The remainder of the report contains a nuanced investigation of Johan and Dmitrii’s relationship, eschewing altogether the topics required for a missing persons investigation. A physical description of Dmitrii, for example, is conspicuous by its absence. Instead, the report accumulates detail after detail to indicate that Johan and Dmitrii’s relationship was queer, but without ever quite making this suspicion explicit. Informed by an awareness of the city’s queer topography, it is a clear instance of “flagging”: this record would have been transparently legible to police colleagues. The report precisely describes the route along Konnogvardeiskii Boulevard where the two young men had walked when they were together for the last time. This tree-lined street with a pedestrian island in the middle, similar to the parallel Galernaia Street, would have been well-known to the interviewer and his peers as preeminent cruising sites frequented by queer men and male prostitutes. Along these streets, men who were interested in sex with other men strolled, tarried, or observed from the numerous cafés and restaurants, and agreed on rendezvous in more intimate venues. These streets were also located near the barracks of a major infantry regiment, whose members were variously reported to engage in homosexual sex, sometimes for money.  The constable interviewing Johan did not, however, stop at spatial clues. He inquired into the details of the interaction that took place between Johan and Dmitrii when they were last on Konnogvardeiskii Boulevard. As he notes, not without a touch of pathos, Dmitrii had given Johan a porte-cigares (cigarette case) “as a farewell present.” To make the situation abundantly clear, Dmitrii had declared that he wished to move out of their joint lodgings the same evening and part ways for good.

Johan’s decision to disclose this information is no less significant than the constable’s decision to record it. In a single-minded pursuit of his intention to trigger a search for Dmitrii, Johan should have known better than to relay the interlude with the porte-cigares. The predictable price he paid for this indiscretion is that he failed to mobilize police resources for a major search effort. However, the comfort he took in telling his story to an attentive listener in this vast and dangerous city may well have compelled him to let down his guard for a moment.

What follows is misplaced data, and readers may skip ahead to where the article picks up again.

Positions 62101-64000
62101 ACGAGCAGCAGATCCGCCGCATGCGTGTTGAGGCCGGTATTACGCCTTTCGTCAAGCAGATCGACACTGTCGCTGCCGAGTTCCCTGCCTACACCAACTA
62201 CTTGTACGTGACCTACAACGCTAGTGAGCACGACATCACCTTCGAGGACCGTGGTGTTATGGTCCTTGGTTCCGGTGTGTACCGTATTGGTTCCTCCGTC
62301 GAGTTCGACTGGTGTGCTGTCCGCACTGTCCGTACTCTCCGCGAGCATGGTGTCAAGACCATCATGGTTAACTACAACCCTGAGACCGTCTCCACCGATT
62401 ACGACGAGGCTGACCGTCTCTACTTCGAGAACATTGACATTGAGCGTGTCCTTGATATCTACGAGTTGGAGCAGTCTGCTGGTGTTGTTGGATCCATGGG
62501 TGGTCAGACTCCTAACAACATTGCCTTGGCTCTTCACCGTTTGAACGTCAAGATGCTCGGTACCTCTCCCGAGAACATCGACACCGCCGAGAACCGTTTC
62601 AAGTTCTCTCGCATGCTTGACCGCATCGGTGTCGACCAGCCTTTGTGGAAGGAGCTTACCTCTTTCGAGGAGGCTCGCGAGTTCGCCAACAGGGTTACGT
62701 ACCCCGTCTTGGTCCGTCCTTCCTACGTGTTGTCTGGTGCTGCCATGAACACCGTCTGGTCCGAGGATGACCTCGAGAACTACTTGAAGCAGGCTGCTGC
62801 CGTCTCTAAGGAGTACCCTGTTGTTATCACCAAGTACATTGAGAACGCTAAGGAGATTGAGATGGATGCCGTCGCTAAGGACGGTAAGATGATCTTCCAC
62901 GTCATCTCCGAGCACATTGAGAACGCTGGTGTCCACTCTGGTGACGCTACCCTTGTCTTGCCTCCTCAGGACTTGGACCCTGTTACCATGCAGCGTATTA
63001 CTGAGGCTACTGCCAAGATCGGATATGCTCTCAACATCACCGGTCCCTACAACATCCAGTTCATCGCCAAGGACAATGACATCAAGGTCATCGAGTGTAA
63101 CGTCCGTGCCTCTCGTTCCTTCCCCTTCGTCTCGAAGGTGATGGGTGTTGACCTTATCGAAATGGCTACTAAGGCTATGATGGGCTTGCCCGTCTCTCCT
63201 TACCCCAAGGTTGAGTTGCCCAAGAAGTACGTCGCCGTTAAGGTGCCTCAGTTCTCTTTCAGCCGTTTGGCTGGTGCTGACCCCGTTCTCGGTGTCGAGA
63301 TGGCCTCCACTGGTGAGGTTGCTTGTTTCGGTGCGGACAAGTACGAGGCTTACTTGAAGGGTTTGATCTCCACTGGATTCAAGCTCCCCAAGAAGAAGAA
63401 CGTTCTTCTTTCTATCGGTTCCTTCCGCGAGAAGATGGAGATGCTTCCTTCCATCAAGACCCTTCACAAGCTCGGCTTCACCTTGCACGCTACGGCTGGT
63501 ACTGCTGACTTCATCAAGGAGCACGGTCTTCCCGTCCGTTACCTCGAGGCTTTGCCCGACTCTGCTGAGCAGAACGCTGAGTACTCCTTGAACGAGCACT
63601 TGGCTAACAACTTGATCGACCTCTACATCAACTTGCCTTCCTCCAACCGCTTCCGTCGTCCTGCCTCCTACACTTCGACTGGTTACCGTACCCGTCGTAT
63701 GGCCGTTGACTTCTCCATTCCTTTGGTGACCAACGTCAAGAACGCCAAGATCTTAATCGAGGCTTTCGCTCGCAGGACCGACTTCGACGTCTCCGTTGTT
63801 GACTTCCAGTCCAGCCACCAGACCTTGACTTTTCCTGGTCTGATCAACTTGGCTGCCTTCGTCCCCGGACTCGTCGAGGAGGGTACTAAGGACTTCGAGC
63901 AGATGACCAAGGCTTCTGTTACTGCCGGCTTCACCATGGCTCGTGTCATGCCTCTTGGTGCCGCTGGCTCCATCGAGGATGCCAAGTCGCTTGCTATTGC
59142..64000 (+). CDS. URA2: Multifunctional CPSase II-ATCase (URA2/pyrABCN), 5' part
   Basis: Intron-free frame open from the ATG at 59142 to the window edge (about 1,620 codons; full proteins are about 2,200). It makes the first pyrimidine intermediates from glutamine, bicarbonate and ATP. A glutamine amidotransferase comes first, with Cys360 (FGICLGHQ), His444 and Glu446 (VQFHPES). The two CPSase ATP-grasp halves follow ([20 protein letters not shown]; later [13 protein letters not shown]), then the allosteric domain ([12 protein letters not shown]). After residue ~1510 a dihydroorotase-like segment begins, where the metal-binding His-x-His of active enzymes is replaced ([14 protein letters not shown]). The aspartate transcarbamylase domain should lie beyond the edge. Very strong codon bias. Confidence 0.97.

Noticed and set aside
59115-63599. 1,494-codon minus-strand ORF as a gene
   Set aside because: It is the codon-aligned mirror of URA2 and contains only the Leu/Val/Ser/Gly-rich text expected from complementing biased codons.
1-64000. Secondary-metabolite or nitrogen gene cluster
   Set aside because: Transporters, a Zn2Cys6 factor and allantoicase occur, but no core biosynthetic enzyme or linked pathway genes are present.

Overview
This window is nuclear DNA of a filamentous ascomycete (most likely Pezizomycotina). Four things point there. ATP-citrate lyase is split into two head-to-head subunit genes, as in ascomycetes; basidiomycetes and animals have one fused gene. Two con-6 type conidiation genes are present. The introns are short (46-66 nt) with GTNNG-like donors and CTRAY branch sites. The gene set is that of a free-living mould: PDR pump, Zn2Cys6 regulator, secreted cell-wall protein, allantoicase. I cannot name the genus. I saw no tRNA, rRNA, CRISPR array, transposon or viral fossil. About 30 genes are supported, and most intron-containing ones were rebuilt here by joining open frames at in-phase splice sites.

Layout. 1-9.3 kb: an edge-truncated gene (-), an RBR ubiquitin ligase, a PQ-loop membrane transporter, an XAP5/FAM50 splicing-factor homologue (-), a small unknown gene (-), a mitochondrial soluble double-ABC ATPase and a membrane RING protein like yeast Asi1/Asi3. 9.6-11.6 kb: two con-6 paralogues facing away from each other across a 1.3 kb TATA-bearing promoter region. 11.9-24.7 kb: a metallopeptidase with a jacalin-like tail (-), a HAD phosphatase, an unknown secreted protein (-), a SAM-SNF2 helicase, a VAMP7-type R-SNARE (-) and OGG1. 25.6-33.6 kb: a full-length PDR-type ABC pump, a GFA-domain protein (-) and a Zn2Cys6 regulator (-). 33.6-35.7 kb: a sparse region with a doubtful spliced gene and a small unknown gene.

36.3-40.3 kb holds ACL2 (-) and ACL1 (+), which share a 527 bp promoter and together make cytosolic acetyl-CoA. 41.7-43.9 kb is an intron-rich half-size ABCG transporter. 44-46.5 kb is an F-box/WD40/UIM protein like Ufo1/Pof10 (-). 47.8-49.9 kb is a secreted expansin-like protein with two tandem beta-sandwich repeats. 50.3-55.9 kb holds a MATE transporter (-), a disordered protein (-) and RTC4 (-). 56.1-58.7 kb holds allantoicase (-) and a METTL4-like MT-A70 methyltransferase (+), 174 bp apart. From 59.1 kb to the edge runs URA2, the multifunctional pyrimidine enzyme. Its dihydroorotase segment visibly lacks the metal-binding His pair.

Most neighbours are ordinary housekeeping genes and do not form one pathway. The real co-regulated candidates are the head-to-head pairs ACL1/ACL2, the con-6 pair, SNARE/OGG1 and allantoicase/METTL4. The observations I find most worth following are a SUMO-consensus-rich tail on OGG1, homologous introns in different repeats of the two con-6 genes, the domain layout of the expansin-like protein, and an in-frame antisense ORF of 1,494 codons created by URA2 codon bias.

The protocol is an exquisite example of bureaucratic communication. Indeed, the very possibilities that reward a close contextualized reading today would have been transparent to the constable’s colleagues. The issue at hand is presented not as a truly worrying disappearance, but rather as the end of the two young men’s intimate relationship—a breakup, not a suicide. In his masterful summary, the police constable and recordkeeper laid the basis for refraining from any immediate action and further work, while keeping himself above reproach by leaving the case formally open, “due to questionable statements of the applicant.”

Taken in the context of other cases explicitly linked to queer policing, the accumulated detail and the final decision in the protocol relegate the story of Johan and Dmitrii to the largely tolerated sphere of consensual queer relationships and offer a glimpse into the wider history of queer St. Petersburg, of queer lives as well as queer policing. Based on their choice of venue for a “farewell date,” their decision to live together, Dmitrii’s resolve to part ways, and Johan’s insistence on finding him, if the proposed reading has any merit, these two young men moved through the city as friends and lovers, not just as sexual partners. They might very well have belonged to the loose-knit community of “familiar strangers,” many of whom knew one another at least by sight, but shared crucial common ground even if they did not. Their perambulations and encounters, their contacts with the wider urban world, including the constable to whom we owe their fragmentary story, all contributed to the larger project of carving a queer milieu out of the bedrock of a reluctantly hospitable city.  In this milieu, “queer” and “normal,” regulation and chaos, temptation and anxiety blurred in deceptive but partially decipherable ways, as this book undertakes to show. Ambiguous and cryptic as it may be, Johan and Dmitrii’s story opens a small window onto an otherwise opaque aspect of the city’s history, which can only be reconstructed by assembling a sufficient number of adjoining pieces of this intriguing mosaic.